Our findings, which underscore the importance of a long-term healthy diet with limited red and processed meat intake, are relevant because cancer survivors in general are at greater risk of chronic diseases such as heart disease compared with the general population.
—Marjorie L. McCullough, ScD, and colleagues
Evidence shows that diets high in red and processed meat are associated with an increased risk of colorectal cancer. In a study reported in the Journal of Clinical Oncology, Marjorie L. McCullough, ScD, Strategic Director of Nutritional Epidemiology, and colleagues from the Epidemiology Research Program of the American Cancer Society examined the association between pre- and postdiagnosis red/processed meat consumption and all-cause and colorectal cancer–specific mortality.1 They found that high prediagnosis consumption was associated with increased all-cause mortality and mortality from cardiovascular disease but not colorectal cancer mortality and that high postdiagnosis consumption was not associated with all-cause or cause-specific mortality.
Participants in the Cancer Prevention Study II Nutrition Cohort reported information on diet and other factors at baseline in 1992 to 1993, 1999, and 2003. Participants with a colorectal cancer diagnosis after baseline and up to June 30, 2009, were observed for mortality through December 31, 2010.
A total of 2,315 participants were diagnosed with invasive nonmetastatic colorectal cancer. Subjects had a mean age of 73 years at diagnosis and approximately 55% were male. Red/processed meat intake by quartile at baseline was a mean of 1.5 servings per week in the 1st (bottom) quartile, 3.8 per week in the 2nd quartile, 6.0 per week in the 3rd quartile, and 10.4 per week in the 4th (top) quartile.
Effect of Prediagnosis Diet
In the analysis of prediagnosis diet, a total of 966 patients with colorectal cancer died during an average follow-up of 7.5 years, including 413 from colorectal cancer, 176 from cardiovascular disease, and 377 from all other causes combined. In multivariable analysis adjusting for age at diagnosis, sex, tumor stage, prediagnosis energy intake, body mass index, history of diabetes, and history of myocardial infarction, greater red/processed meat intake before colorectal cancer diagnosis was associated with greater risk (top vs bottom quartile) of death from all causes (relative risk [RR] = 1.29, 95% confidence interval [CI] = 1.05–1.59, P = .03 for trend).
The multivariable analysis also revealed greater prediagnosis red/processed meat intake to be associated with higher risks of death from cardiovascular disease (RR = 1.63, 95% CI = 1.00–2.67, P = .08 for trend) and death from all other causes (RR = 1.39, 95% CI = 1.00–1.92, P = .08 for trend), but not death from colorectal cancer (RR = 1.09, 95% CI = 0.79–1.51, P = .54 for trend).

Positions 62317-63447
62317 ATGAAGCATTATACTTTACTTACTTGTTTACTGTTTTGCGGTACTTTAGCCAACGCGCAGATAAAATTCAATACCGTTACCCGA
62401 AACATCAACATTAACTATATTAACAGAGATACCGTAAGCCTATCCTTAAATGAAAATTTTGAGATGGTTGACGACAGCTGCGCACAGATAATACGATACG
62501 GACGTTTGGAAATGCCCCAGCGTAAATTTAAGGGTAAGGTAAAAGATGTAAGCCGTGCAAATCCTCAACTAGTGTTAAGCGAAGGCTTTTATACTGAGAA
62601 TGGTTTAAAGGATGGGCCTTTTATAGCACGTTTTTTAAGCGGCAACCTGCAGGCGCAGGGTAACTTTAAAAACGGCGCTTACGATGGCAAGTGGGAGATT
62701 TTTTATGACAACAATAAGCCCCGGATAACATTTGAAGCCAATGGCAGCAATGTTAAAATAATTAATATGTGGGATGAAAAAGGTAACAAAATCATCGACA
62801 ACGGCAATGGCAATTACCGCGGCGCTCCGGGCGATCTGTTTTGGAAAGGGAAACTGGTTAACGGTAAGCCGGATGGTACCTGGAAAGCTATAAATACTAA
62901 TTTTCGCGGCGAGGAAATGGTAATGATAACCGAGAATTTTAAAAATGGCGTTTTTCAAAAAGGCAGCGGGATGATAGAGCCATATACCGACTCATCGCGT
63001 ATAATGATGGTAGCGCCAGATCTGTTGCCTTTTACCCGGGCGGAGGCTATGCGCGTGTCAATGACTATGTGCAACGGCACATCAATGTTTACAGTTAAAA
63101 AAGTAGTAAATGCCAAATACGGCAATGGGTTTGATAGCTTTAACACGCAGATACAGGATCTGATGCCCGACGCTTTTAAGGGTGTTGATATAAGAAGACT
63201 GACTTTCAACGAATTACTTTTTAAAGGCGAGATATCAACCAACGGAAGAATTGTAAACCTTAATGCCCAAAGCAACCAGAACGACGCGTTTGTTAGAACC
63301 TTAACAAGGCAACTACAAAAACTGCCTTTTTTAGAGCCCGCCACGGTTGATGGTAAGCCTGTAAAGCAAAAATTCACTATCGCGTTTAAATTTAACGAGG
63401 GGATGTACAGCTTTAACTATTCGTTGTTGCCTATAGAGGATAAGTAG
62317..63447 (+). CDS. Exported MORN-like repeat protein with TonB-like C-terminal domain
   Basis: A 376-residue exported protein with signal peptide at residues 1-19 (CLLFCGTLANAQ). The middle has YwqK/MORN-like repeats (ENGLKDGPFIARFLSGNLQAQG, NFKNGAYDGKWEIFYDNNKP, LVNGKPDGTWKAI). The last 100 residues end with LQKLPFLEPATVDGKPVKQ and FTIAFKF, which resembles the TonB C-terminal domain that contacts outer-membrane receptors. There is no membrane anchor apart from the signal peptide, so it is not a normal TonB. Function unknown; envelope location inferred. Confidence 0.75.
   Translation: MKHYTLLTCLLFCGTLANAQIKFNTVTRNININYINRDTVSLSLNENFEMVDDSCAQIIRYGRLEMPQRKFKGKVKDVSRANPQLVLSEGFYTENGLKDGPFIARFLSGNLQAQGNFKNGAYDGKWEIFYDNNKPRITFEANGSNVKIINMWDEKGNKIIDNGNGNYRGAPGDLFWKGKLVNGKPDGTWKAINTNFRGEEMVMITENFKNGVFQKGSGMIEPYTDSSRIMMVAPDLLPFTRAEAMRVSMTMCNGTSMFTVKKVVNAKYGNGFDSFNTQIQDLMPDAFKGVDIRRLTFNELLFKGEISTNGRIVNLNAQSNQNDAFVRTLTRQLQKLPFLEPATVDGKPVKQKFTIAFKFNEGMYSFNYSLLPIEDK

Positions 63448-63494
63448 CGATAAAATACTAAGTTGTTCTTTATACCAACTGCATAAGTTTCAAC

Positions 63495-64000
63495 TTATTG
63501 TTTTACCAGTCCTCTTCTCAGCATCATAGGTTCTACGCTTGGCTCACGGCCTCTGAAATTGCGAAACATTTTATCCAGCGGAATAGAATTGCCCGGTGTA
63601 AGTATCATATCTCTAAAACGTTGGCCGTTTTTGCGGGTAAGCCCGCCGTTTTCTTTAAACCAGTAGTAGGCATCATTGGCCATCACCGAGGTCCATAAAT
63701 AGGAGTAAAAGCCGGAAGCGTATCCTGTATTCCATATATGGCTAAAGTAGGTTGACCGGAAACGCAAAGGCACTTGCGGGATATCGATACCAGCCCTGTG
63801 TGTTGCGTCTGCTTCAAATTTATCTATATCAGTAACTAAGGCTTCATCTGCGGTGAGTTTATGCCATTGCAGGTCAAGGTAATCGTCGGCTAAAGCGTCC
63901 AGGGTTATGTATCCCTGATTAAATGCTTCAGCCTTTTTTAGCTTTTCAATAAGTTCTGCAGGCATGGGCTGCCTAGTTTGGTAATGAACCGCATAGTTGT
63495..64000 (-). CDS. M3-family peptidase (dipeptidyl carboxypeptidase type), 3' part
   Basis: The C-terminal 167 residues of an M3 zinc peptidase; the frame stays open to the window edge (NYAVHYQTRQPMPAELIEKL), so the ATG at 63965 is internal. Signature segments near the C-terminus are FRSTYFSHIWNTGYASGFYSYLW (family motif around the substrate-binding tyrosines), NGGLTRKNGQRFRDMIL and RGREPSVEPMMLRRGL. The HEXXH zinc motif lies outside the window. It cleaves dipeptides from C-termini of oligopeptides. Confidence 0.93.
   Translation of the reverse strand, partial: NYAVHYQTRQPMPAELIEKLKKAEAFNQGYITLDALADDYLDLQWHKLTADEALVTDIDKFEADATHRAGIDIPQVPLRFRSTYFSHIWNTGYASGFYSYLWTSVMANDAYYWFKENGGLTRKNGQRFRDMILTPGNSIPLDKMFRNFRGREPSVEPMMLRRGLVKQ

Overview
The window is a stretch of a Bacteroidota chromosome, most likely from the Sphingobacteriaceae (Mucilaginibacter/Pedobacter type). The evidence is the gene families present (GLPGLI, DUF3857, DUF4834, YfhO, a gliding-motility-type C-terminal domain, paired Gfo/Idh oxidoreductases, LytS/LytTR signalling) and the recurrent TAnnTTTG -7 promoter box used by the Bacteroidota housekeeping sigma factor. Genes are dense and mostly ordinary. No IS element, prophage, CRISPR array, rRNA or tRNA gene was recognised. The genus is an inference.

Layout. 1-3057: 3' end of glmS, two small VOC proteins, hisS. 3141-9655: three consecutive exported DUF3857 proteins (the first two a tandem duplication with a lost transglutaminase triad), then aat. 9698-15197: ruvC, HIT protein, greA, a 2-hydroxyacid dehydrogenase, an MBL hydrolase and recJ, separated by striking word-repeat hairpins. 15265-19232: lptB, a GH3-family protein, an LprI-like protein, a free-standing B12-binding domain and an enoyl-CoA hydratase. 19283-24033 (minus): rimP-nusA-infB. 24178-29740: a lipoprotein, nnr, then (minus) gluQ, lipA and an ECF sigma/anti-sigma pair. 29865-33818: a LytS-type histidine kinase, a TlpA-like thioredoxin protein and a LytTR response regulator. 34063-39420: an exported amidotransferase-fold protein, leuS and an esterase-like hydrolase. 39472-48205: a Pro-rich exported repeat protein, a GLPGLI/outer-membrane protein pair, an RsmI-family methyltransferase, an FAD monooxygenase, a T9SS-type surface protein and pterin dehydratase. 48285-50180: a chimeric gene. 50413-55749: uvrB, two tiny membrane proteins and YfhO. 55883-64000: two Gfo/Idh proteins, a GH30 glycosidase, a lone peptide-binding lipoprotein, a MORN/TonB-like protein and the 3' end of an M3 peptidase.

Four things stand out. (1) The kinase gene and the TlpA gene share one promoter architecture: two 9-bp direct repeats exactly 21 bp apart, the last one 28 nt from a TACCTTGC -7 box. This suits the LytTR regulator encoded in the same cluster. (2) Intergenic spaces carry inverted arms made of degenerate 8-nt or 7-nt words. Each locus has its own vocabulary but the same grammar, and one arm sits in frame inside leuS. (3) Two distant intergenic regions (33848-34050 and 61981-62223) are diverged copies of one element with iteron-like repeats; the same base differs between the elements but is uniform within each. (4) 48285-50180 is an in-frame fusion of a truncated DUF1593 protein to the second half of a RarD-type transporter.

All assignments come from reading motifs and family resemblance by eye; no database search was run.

Effect of Postdiagnosis Diet
In the analysis of postdiagnosis diet, 472 deaths occurred during a mean follow-up of 7.6 years, including 146 from colorectal cancer, 110 from cardiovascular disease, and 216 from other causes. Quartiles of red/processed meat intake varied according to year of survey.
On multivariate analysis adjusting for age at diagnosis, sex, tumor stage, and postdiagnosis energy intake, greater red/processed meat consumption (top vs bottom quartile) after colorectal cancer diagnosis was not independently associated with all-cause mortality (RR = 1.02, 95% CI = 0.761.38, P = .90 for trend), colorectal cancer–specific mortality (RR = 1.28, 95% CI = 0.74–2.21, P = .46 for trend), cardiovascular disease mortality (RR = 0.88, 95% CI = 0.47–1.64, P = .48 for trend), or mortality from all other causes (RR = 0.94, 95% CI = 0.60–1.46, P = .76 for trend).
Effect of Change in Intake
In multivariate analyses of changes in intake before and after diagnosis, patients with high intake (median or above) both before and after diagnosis had increased risk of death from colorectal cancer (RR = 1.79, 95% CI = 1.11–2.89) compared with those with low intake before and after. Patients with low intake before and high intake after diagnosis had increased risk of death from other causes (RR = 1.62, 95% CI = 1.06–2.48). Patients with high intake before and low intake after diagnosis had increased risk of all-cause mortality (RR = 1.37, 95% CI = 1.02–1.85). A low intake after diagnosis may have been due to illness.
No significant interactions were found between prediagnosis or postdiagnosis red/processed meat intake and total mortality (top vs bottom quartile) stratified by sex, tumor stage, colon or rectum site of disease, or body mass index. A borderline significant interaction was observed for prediagnosis intake and family history of colorectal cancer (RR = 2.87 for family history, 95% CI 1.28-6.43, P = .05). A post hoc analysis showed no association between intake and survival among patients with metastatic disease.
The investigators concluded: “[H]igh red and processed meat intake before a diagnosis of [colorectal cancer] was associated with a greater risk of death, a finding driven mainly by death as a result of causes other than [colorectal cancer]. Our findings, which underscore the importance of a long-term healthy diet with limited red and processed meat intake, are relevant because cancer survivors in general are at greater risk of chronic diseases such as heart disease compared with the general population.” ■
Disclosure: Dr. McCullough reported no potential conflicts of interest.
1. McCullough ML, Gapstur SM, Shah R, et al: Association between red and processed meat intake and mortality among colorectal cancer survivors. J Clin Oncol. July 1, 2013 (early release online).